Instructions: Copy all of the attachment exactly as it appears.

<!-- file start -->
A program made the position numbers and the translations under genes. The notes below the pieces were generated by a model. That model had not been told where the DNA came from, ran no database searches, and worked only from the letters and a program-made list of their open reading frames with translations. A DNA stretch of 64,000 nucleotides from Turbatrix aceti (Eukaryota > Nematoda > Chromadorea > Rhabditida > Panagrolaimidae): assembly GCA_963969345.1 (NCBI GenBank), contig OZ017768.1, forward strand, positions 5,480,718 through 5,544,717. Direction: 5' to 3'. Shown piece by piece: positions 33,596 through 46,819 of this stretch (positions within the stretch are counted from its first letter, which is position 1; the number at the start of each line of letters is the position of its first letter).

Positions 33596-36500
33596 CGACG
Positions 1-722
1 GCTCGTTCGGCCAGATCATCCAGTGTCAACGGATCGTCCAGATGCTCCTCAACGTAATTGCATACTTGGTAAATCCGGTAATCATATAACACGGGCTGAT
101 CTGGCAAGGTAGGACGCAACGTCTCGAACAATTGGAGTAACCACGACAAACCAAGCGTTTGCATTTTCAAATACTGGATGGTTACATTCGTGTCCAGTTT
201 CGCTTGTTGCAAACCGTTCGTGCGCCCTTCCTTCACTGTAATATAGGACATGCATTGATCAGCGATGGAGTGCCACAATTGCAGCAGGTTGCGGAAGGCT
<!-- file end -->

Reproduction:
A program made the position numbers and the translations under genes. The notes below the pieces were generated by a model. That model had not been told where the DNA came from, ran no database searches, and worked only from the letters and a program-made list of their open reading frames with translations. A DNA stretch of 64,000 nucleotides from Turbatrix aceti (Eukaryota > Nematoda > Chromadorea > Rhabditida > Panagrolaimidae): assembly GCA_963969345.1 (NCBI GenBank), contig OZ017768.1, forward strand, positions 5,480,718 through 5,544,717. Direction: 5' to 3'. Shown piece by piece: positions 33,596 through 46,819 of this stretch (positions within the stretch are counted from its first letter, which is position 1; the number at the start of each line of letters is the position of its first letter).

Positions 33596-36500
33596 CGACG
Positions 1-722
1 GCTCGTTCGGCCAGATCATCCAGTGTCAACGGATCGTCCAGATGCTCCTCAACGTAATTGCATACTTGGTAAATCCGGTAATCATATAACACGGGCTGAT
101 CTGGCAAGGTAGGACGCAACGTCTCGAACAATTGGAGTAACCACGACAAACCAAGCGTTTGCATTTTCAAATACTGGATGGTTACATTCGTGTCCAGTTT
201 CGCTTGTTGCAAACCGTTCGTGCGCCCTTCCTTCACTGTAATATAGGACATGCATTGATCAGCGATGGAGTGCCACAATTGCAGCAGGTTGCGGAAGGCT